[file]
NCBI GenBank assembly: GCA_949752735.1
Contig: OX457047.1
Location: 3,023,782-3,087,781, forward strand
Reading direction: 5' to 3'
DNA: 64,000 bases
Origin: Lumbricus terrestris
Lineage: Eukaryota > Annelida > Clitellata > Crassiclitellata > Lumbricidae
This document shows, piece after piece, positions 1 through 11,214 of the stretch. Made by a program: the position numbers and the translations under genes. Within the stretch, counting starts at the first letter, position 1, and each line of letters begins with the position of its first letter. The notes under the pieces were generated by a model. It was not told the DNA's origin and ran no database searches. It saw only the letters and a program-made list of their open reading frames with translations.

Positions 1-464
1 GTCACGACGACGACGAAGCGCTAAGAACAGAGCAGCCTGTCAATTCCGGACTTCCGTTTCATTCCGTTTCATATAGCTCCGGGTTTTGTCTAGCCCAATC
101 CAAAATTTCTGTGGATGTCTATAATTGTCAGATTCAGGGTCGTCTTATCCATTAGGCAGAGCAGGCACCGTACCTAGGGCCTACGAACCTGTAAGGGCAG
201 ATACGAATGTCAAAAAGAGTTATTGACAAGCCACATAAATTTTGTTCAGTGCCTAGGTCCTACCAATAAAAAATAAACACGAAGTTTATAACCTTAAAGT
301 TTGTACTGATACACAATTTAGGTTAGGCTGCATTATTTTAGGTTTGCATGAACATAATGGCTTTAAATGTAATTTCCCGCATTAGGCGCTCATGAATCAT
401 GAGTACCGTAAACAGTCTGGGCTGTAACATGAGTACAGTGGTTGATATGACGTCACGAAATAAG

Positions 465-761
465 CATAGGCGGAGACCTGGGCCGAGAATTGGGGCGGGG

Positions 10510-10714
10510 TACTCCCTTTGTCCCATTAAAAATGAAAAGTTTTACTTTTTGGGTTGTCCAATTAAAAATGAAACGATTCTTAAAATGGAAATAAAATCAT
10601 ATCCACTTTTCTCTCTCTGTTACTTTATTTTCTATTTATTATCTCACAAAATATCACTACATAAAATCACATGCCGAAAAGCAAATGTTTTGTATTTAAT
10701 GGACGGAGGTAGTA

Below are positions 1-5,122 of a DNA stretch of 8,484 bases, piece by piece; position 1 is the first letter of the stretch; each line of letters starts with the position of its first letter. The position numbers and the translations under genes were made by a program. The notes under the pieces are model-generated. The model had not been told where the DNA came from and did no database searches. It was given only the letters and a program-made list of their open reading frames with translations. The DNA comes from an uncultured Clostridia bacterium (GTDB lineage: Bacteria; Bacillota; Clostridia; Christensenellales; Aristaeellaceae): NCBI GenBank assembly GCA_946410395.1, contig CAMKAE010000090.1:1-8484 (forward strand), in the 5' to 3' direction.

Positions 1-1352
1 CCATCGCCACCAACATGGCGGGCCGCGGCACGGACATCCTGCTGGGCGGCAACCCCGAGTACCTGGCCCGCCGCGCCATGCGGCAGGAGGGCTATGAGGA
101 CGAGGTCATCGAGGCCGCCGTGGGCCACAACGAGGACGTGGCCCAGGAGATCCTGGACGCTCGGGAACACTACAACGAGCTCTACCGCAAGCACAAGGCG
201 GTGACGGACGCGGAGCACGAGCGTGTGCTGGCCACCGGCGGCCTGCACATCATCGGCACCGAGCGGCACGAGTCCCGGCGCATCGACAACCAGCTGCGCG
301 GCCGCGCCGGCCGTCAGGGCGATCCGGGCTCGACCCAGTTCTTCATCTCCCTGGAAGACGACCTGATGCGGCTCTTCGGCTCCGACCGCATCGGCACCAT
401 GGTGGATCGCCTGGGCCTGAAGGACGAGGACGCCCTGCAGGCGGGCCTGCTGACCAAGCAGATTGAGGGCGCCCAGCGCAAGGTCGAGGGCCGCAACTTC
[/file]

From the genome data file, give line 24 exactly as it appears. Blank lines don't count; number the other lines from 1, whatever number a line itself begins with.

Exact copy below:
101 CGAGGTCATCGAGGCCGCCGTGGGCCACAACGAGGACGTGGCCCAGGAGATCCTGGACGCTCGGGAACACTACAACGAGCTCTACCGCAAGCACAAGGCG